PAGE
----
Impact data is different from performance data, which measures factors like the number of computers, classes, or services available at public libraries. Instead, impact data focuses on the difference that these factors have made for individuals or communities.
Impact data measures changes in:
- Knowledge and skills
- Attitudes and perceptions
- Quality of life
- Broader social or economic change.
For example, rather than reporting on how many library users attended a computer literacy class, impact data looks at how many library users used their new skills to get a job.
Get started with this primer on measuring the impact of public libraries: Download
Measuring impact allows public libraries to show how they contribute to measurable results like job skills developed, education attained, employment found, money saved, and livelihoods improved. When you incorporate library impact data into advocacy messages, you can:
- Demonstrate the value that the public library provides to the community in terms that your audience will understand
- Appeal to the priorities and interests of the decision-makers you want to reach
- Make the case for continued or increased funding
Hear how public libraries around the world have successfully used impact data: Download
Use the following steps to collect impact data and incorporate it into your advocacy efforts:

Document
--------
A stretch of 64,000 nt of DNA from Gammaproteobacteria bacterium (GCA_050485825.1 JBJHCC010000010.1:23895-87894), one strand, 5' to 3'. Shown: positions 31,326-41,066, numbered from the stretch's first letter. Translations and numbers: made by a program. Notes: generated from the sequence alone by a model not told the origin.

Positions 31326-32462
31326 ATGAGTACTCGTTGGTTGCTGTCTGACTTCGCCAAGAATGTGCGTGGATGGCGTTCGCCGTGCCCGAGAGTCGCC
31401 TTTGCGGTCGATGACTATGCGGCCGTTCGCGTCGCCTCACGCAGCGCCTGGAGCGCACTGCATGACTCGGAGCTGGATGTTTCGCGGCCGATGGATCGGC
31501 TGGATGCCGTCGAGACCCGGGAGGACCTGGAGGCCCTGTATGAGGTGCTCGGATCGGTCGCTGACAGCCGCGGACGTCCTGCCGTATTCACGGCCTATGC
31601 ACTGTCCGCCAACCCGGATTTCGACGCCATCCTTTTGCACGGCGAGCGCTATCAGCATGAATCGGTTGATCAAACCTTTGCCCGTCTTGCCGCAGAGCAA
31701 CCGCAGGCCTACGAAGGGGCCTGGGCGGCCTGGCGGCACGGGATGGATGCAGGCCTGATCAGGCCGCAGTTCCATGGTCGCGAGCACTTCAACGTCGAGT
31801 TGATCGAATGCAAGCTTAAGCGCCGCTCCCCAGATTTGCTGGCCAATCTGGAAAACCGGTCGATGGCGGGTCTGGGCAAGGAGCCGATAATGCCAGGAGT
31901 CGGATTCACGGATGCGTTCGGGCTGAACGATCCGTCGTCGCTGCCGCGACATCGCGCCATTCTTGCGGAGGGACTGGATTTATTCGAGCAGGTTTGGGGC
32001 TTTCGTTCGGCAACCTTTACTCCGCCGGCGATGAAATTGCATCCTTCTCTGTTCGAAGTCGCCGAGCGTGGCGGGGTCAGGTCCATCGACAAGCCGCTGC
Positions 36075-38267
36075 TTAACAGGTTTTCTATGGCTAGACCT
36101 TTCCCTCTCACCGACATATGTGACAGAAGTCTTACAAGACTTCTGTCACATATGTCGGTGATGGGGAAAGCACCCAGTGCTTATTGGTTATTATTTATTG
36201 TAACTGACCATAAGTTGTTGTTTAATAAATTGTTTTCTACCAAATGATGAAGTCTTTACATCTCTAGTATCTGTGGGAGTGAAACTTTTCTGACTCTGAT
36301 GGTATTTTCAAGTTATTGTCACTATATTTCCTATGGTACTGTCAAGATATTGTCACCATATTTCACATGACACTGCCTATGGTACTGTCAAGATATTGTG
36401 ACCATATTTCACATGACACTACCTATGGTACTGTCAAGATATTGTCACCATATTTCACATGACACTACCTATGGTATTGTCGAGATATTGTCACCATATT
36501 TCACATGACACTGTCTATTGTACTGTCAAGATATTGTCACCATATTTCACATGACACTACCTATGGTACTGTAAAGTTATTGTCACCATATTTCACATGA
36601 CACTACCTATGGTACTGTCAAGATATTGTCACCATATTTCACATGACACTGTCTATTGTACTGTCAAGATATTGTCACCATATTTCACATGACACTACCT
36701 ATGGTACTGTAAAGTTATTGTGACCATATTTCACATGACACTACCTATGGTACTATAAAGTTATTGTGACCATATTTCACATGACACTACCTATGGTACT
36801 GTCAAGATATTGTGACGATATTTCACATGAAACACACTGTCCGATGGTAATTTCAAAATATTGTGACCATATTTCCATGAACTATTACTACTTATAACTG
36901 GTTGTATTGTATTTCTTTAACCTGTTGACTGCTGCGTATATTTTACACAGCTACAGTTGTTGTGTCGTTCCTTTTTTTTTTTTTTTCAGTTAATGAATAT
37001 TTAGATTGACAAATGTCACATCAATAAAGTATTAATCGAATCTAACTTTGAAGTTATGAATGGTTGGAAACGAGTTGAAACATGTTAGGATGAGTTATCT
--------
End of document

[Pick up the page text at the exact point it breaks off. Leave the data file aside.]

- Determine what to measure by identifying information that will be important to policy- and decision-makers.
- Create a survey that will collect information for the indicators you have chosen.
- Administer the survey to a random sample of public library visitors (ideally at regular intervals – e.g., once a year – in order to measure changes over time).
- Analyze and synthesize the data that is collected.
- Examine the data to develop key messages and insights that will resonate with key audiences.
- Use the data about the impact of library services to persuade policy- and decision-makers.
Read the methodology for collecting and measuring impact data: Download
There are many existing resources for public library staff interested in learning more about impact data, conducting surveys, or measuring results. They include:
- The Impact Survey: This online survey tool allows public library staff to easily survey patrons about technological services at their libraries, and how these services improve their lives. Impact Survey Website
- The Advocacy Training Curriculum: The advocacy training curriculum has a session called “Using Library Perception Information and Impact Data” where you can get more information on how impact data can be used in library advocacy. Session 6
- How to Learn More: This document connects you to other online resources available to public libraries, from useful articles and webinars to survey templates and tools. Download